This article from Heatingoil.com says while the forecast from Glen Sweetnam, the director of the International Economic and Greenhouse Gas Division at the Energy Information Administration (EIA), credits a reduction in investment for most of the decline, the presence of biodiesel will also play a role in petroleum’s possible fall:
This transition toward lower oil demand can be seen in the heating oil industry itself, which—through a combination of industry leadership and legislative mandate—is adopting blends of biodiesel and heating oil. Biodiesel blends will lower overall oil demand while supplying consumers with a more efficient and cleaner-burning heating fuel. As with Sweetnam’s forecast that declining oil production could happen next year, many heating oil users will see changes by next heating season—in Massachusetts all heating oil will have to contain 2 percent biodiesel by July 1, 2010, and pending legislation in Connecticut and Pennsylvania would have a similar effect on heating oil users in those states in the next three to four years.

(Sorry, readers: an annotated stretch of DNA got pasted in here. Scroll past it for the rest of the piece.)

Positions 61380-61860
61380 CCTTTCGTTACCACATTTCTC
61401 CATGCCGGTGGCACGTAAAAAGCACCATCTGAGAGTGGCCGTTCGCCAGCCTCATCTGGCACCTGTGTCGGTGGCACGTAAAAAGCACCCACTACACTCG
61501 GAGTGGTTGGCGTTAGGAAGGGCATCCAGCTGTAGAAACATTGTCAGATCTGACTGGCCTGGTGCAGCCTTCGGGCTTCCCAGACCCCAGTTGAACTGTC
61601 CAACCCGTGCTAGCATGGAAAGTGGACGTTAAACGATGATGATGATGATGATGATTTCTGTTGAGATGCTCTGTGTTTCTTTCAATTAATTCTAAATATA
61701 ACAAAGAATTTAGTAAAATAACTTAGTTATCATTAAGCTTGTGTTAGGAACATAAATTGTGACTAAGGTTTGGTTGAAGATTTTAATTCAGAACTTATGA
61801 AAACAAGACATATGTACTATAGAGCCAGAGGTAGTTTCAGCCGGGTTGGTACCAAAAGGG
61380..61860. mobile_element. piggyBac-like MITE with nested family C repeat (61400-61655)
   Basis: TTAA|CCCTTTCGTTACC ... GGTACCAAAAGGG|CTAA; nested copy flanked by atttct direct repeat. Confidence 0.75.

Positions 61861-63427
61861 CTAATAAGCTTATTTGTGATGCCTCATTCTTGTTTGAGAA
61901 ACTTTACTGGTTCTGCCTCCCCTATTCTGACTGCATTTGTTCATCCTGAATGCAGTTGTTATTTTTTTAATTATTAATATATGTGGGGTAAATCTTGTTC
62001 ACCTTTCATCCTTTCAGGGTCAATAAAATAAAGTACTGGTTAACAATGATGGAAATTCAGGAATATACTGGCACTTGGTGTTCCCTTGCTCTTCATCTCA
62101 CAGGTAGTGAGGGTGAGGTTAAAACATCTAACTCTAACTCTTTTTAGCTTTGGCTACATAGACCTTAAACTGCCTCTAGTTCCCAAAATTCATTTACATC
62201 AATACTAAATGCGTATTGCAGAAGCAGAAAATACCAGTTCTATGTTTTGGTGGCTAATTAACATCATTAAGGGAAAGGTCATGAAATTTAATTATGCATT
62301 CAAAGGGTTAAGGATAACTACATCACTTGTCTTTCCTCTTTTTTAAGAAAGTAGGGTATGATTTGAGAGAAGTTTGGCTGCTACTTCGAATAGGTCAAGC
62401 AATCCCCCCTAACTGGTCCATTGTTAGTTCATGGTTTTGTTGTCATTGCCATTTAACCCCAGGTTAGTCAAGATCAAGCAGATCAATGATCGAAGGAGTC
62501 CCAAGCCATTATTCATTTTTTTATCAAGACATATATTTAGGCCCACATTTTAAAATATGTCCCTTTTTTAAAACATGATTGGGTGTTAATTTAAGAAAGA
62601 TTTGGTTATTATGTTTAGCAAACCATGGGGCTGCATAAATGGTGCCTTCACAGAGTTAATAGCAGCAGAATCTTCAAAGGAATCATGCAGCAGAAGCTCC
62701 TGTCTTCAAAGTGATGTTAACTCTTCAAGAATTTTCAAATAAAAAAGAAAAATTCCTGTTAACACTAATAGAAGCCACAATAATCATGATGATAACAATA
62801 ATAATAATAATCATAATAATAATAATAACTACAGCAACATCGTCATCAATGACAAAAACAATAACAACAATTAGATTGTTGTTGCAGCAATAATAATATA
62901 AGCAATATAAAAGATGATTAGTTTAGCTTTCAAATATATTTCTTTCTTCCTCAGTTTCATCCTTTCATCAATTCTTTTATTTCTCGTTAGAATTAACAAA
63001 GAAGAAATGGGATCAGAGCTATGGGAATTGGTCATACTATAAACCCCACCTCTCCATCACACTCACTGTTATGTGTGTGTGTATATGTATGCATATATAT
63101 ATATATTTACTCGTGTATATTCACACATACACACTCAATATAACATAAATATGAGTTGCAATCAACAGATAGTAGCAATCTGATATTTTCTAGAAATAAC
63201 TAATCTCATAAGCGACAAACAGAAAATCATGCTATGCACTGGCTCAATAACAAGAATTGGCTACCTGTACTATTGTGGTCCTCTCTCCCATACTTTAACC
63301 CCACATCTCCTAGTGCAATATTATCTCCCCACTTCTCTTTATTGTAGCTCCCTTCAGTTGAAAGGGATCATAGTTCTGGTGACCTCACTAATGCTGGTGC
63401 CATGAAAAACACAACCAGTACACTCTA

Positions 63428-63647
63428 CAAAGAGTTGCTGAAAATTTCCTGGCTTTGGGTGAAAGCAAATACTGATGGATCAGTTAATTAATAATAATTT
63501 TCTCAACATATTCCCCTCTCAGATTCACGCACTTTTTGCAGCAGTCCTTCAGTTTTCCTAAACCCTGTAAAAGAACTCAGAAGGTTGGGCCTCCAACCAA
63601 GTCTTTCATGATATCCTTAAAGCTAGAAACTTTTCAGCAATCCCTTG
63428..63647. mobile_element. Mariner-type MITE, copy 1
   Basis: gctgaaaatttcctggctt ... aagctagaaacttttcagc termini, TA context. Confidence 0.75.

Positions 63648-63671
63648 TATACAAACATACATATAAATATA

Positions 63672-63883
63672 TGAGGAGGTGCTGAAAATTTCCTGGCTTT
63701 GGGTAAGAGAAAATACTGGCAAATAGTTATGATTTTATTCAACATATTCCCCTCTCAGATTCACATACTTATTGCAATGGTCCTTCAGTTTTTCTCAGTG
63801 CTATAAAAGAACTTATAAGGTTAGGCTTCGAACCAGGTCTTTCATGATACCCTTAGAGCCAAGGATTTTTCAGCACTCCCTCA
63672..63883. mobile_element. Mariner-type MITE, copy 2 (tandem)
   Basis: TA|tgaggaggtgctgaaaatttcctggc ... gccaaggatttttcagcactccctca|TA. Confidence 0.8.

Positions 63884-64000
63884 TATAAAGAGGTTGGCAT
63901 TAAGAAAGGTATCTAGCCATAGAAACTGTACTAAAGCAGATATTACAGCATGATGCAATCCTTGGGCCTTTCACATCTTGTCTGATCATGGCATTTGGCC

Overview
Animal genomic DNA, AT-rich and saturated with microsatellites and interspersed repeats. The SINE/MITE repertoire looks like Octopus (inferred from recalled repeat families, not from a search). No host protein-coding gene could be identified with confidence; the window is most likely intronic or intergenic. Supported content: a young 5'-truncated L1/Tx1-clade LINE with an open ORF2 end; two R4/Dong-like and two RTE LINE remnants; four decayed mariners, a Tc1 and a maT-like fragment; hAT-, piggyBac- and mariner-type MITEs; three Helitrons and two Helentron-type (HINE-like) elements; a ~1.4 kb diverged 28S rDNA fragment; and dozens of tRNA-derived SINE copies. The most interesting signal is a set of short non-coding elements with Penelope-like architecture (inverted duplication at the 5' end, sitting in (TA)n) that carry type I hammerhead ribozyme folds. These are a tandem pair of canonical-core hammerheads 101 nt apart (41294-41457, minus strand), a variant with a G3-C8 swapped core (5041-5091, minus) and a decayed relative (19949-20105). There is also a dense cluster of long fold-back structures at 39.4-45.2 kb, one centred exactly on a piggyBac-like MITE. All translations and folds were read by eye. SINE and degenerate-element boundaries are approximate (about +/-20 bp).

It’s the “above ground” factors, such as biodiesel, and not the amount of oil in the ground that will have the biggest effects on petroleum production.